GUNTERSVILLE, Ala. -- "I'm not joking." Those were the words uttered on the phone by Ryan McMurtury shortly after he was crowned 2010 Toyota Tundra Bassmaster Weekend Series National Champion, a title that brought with it a check for $100,000 and a trip to the Bassmaster Classic in February.
"Last night I was trying to sleep and my emotions were going everywhere," McMurtury said. "The Classic is a dream. I'm going to get to see people that I've watched on television.
Now I'm going to be beside them."
The victory capped what has been an amazing week for McMurtury, a week that nearly started in disaster. With only one practice day in the books, McMurtury's boat broke down. He opted to return home to get a backup boat, losing the rest of his practice time in the process.
That forced McMurtury to focus on the only spot he found, and it turned out to be the winning area. McMurtury was one of the few anglers who reported catching large numbers of fish each day, including occasionally catching two fish at a time.
His 18.10-pound final day stringer pushed his total to 69.53 pounds, more than 2 pounds higher than his nearest competition. Brent Anderson landed 18.46 pounds, the heaviest stringer of Day Four and moved into second place.
Day Three leader Ralph Steve DeBord struggled on Saturday and only managed 11.16 pounds, dropping into third. Rounding out the top five was Brandon Gray in fourth with 62.09 pounds and Dustin Evans in fifth with 61.86 pounds.
While weights dropped for many of the anglers on Lake Guntersville, McMurtury kept getting stronger, using a technique on the north end of the lake that produces frequently back home in South Carolina. "I've been using a double-rigged fluke and that's how I've caught two fish at a time," McMurtury said. "That's the same thing I've been doing for four days and my weights kept going up even though it got colder. I had to change a little today, letting it sink for about 10 seconds."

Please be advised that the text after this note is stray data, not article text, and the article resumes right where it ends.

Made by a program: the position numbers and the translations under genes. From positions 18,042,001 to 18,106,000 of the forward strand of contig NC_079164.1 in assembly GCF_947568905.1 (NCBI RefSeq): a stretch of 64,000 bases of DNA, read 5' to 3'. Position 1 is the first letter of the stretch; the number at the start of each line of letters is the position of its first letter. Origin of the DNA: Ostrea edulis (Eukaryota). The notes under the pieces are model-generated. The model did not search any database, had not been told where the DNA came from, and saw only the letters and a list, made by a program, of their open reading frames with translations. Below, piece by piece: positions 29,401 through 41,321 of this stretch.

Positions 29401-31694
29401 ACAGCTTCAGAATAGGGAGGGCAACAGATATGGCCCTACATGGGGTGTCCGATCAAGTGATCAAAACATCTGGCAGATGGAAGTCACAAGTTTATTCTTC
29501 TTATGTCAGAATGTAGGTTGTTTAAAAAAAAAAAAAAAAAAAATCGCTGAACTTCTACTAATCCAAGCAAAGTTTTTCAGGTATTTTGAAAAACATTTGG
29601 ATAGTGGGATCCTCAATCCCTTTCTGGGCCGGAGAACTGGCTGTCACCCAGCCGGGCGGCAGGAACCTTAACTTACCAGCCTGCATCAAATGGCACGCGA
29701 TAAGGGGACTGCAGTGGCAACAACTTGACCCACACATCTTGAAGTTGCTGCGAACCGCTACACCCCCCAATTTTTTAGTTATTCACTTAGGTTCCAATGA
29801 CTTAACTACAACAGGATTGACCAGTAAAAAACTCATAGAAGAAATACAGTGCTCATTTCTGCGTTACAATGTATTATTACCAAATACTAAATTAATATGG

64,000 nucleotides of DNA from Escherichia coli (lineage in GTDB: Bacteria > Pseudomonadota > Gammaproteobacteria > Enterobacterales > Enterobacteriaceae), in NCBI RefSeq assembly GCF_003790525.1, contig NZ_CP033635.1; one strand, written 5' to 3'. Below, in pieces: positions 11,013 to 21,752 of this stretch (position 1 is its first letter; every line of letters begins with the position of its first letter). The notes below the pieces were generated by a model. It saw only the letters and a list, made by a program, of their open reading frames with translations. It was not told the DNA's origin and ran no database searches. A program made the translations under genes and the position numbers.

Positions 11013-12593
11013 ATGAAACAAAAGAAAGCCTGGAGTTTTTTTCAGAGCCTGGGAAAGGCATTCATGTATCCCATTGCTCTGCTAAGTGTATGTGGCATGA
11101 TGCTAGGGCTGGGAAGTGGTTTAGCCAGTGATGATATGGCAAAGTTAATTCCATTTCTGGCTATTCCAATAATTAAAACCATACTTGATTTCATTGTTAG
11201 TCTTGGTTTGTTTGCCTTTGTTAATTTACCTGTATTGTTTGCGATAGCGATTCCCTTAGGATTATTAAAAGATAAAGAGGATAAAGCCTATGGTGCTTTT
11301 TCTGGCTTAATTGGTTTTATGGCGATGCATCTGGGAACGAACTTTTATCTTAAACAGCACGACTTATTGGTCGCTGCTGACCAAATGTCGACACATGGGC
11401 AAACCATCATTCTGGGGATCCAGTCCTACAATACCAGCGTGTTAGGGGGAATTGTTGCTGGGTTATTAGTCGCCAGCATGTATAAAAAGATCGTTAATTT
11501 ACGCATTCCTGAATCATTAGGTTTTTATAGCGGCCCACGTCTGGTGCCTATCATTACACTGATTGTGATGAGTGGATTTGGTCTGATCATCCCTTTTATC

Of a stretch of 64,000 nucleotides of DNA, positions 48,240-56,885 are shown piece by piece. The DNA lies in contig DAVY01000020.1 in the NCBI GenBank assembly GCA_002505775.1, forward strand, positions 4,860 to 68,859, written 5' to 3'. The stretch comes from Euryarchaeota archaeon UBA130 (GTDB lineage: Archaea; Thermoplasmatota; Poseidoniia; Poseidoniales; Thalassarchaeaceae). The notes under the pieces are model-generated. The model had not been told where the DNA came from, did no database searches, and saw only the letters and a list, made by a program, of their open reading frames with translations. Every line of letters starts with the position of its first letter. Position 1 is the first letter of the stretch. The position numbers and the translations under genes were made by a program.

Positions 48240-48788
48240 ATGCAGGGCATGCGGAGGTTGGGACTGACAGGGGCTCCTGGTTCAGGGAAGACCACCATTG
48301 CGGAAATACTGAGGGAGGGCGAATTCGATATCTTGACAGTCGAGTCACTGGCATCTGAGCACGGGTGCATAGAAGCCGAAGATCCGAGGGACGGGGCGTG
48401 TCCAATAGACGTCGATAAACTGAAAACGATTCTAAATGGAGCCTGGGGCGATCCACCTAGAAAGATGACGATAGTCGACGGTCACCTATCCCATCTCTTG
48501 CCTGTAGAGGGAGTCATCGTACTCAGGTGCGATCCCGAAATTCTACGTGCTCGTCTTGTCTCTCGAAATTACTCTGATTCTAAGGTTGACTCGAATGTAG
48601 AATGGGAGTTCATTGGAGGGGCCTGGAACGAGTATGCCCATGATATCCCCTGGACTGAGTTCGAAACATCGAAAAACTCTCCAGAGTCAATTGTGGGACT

The area he was fishing was a flat off the main lake that had a line of grass along the middle. On the sunny days, the fish would be up on the bank, but it was the cloudy days that McMurtury really capitalized, fishing out in the middle and catching two at a time when they were more aggressive. For someone who plans to fish the Bassmaster Opens next year, the victory and subsequent trip to the Classic will be a big bonus for McMurtury.
Minutes after the weigh-in ended, the congratulations had already started pouring in. "My phone is going to be ringing off the hook because I used to be a football coach in a small town, so word gets around fast," McMurtury said. "I've had a lot of doubters that didn't think I could do it.
This is the first year that I fished a bigger circuit, so this is huge -- it's bigger than big." For McMurtury, the win is more than just a big payday, it's also a tribute to an old fishing buddy. "I'm dedicating this to Arnold Thomasson," McMurtury said. "He died a couple years ago from cancer.
We used to fish together a lot and he was the one who told me to go for it." On the non-boater side, the weigh-in was less suspenseful, as Dennis McGouirk continued his dominance, bringing in 8.73 pounds to close out a 5-pound victory with 41.76 pounds for four days.
The challenge every angler on the back deck faced was figuring out how to catch fish behind four different professionals and McGouirk developed a system that worked better than the rest. "I started to put it together that there was a swimbait bite working better up the lake," McGouirk said. "I know this is the time of year they turn onto a swimbait.
Then when I fished down the lake on the second day, I fished a frog and flipped to catch the big one." His second-day stringer of 15.75 pounds was the biggest caught by a non-boater during the tournament. McGouirk, who pocketed $50,000 for his win, credited great partners during the week as an important factor in his success, especially on the final day. "Today, I knew we would be fishing down the lake," said McGouirk, who fished with Day Three leader DeBord. "Fish started busting and he told me to throw in there.
I whipped my swimbait in there and caught the 5-pounder. That fish belongs to him." Finishing a distant second was Richard Peek from Centre, Ala., who caught 8.55 pounds on Day Four, giving him a total of 36.28 pounds.
Rounding out the top three was Marty Colley from Ashville, Ala., who finished with 31.29 pounds over the four-day event.
Final standings can be found at www.abaproam.com.